By Konstantin Rozhnov
Business reporter, BBC News
Reykjavik insists Iceland needs $6bn to deal with the crisis
When Iceland announced it was seeking a $6bn (£4bn) loan from Russia to help rescue its crisis-ravaged economy, some in the NATO alliance, of which Iceland is a member, took fright.
They suspected that Russia was acting to further its geopolitical interests in the region in the guise of a white knight.
Reports of Russia seeking - or even securing - rights to Icelandic fisheries, energy and metal sectors, as well as in tourism, poured fuel on these fears.
Russia has denied any political interest in its dealing with crisis-hit Iceland, but even some Russian media outlets have expressed scepticism, publishing caustic headlines such as "Ready to buy Iceland for good money".
"If Russia becomes the country which saves the Icelandic economy, Russia could also end up securing an extended level of power in the North Atlantic," BarentsObserver website said in an editorial.
For its part, Iceland said Russia was not its first choice for saviour - they had expected significant help from the US and the UK.
"Considering the fact that many of our friends were not willing to help us, we had to discuss [the loan] with Russia," Prime Minister Geir Haarde told Finnish daily Helsingin Sanomat.
Iceland's currency fell sharply when its banking system collapsed
Iceland took particular offence at Britain's use of anti-terrorism legislation to freeze assets of banks operating in the UK.
As Gauti Kristmannsson, an associate professor of translation studies at the University of Iceland, put it, "We thought we had friends, in Europe and in the United States."
"The disappointment with our old 'friends' is great," he wrote in the New York Times.
Russia's deputy finance minister Dmitry Pankin said that Iceland had first asked for a 4bn-euro loan in August, before the island's financial troubles became fully known.
He said Russia saw it as a good investment opportunity.
Many observers in Russia suggest Moscow decided to try and save Reykjavik to improve its international image.
As Itogi magazine put it, "Most Russian analysts tend to think the offer of credit is nothing other than a branding move, set to demonstrate that despite the financial crisis, Russia will be able both to master it and to grant credits to Western countries if they ask for help."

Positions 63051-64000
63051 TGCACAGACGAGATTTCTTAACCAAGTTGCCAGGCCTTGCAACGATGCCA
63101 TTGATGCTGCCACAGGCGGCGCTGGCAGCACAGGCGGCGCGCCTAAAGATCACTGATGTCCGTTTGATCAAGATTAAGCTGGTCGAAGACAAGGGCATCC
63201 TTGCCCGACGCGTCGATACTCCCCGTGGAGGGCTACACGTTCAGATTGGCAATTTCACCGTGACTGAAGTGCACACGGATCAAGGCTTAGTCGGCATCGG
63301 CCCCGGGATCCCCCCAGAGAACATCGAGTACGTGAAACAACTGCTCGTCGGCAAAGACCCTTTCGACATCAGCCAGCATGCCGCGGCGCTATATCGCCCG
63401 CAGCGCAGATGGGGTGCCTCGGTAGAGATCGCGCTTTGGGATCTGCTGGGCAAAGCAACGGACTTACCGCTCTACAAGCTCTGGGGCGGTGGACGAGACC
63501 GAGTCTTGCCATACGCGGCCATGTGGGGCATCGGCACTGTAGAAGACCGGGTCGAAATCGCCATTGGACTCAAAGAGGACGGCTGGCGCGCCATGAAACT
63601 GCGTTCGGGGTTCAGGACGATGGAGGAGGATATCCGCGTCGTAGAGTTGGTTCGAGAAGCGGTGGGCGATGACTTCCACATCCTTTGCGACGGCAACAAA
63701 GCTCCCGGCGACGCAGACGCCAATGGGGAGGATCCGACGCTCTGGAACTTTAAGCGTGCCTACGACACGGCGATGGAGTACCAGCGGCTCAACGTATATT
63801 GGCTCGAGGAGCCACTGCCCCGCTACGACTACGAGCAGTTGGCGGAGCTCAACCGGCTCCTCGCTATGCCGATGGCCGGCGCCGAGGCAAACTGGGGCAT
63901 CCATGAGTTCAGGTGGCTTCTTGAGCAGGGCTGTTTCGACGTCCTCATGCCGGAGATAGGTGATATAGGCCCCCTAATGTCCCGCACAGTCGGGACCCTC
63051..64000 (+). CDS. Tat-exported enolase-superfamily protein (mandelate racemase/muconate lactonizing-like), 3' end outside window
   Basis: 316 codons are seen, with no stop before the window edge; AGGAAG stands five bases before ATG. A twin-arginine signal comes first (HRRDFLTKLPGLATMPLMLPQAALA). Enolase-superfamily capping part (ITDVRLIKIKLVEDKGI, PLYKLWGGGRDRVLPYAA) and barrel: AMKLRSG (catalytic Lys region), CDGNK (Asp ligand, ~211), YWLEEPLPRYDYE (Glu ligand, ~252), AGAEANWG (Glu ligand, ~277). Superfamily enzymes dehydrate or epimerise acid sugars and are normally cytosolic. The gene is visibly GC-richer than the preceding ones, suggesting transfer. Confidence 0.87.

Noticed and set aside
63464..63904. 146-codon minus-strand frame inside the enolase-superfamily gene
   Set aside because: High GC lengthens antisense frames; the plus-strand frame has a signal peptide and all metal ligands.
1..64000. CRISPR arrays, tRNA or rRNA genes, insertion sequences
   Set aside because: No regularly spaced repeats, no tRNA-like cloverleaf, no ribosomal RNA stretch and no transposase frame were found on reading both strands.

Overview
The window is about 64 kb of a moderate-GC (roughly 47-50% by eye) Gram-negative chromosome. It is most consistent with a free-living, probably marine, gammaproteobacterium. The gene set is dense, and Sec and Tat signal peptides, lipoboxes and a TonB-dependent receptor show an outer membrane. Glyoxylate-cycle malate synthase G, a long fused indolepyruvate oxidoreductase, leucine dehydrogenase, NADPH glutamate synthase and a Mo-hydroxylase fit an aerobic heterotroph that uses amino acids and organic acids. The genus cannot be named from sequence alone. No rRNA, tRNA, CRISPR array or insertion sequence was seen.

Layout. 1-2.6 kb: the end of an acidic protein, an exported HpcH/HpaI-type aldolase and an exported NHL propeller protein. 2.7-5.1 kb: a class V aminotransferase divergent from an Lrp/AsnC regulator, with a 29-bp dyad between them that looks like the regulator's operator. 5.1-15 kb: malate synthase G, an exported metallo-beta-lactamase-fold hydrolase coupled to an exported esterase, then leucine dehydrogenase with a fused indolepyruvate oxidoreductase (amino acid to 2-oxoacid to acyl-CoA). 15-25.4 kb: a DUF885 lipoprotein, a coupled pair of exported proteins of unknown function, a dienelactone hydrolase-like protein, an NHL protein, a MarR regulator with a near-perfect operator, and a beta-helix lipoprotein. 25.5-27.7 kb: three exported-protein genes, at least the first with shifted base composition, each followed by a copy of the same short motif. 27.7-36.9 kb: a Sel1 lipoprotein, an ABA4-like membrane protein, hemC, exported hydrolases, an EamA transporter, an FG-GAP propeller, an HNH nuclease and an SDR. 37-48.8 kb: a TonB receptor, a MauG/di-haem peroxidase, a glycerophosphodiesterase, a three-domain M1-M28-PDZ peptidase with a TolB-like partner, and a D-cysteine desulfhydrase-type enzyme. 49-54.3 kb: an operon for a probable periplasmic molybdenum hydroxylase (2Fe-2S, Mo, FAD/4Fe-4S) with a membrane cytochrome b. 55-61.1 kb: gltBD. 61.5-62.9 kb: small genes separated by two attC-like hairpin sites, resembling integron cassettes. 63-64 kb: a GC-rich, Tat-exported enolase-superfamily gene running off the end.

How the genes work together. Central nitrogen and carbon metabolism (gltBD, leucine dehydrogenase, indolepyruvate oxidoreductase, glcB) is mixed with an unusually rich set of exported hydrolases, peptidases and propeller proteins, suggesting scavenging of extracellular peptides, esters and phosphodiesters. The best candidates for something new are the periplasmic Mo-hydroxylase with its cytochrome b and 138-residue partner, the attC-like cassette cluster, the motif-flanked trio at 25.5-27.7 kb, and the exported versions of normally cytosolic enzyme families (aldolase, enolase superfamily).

Some press reports also suggested that some of Russia's oligarchs failed to withdraw their money from Iceland's troubled banks and they had pressured Moscow to help Reykjavik.
But no loan was agreed and, as the global financial crisis intensified, Moscow's focus turned elsewhere.
"Russia has its own financial difficulties at the moment, its own crisis to fight," says Jon Danielsson, an Icelandic economist at the London School of Economics.
Other analysts suggest that the Icelandic government never seriously considered taking money from Russia - it was simply a strategy to secure help from Western Europe and the US.
The Kremlin has been forced to help its own economy recently
For example, at the end of October, Iceland threatened to resume talks with Russian over a possible loan.
It had only reached a "tentative" agreement on a $2bn loan with the IMF and said it still needed an additional $4bn.
Shortly after, Poland's finance ministry said that the IMF and a group of European countries were ready to give Iceland the money it needed.
Warsaw said that "the International Monetary Fund, Scandinavian countries, Britain, the Netherlands and Poland are likely to take part in the consortium" to offer a $6bn loan to Iceland.
"It was always clear there would be considerable opposition to Russia getting involved with something like this in a country like Iceland, and with the IMF now being there I'd be surprised if this was still on the cards," said Mr Danielsson at the LSE.
However, only Poland, which said it would contribute $200m to the rescue fund, has confirmed the move.
For now, at least, it looks like many of Iceland's old friends are again willing to help the country, several weeks after its banking system collapsed.
Whatever provoked the change of heart, it's clear that many in Europe fear that Russian help comes with strings attached.
"It is difficult [for Iceland] to be connected to Russia with this loan. All connections to Russia are political," says Jon Olafsson, a political analyst at Bifrost University.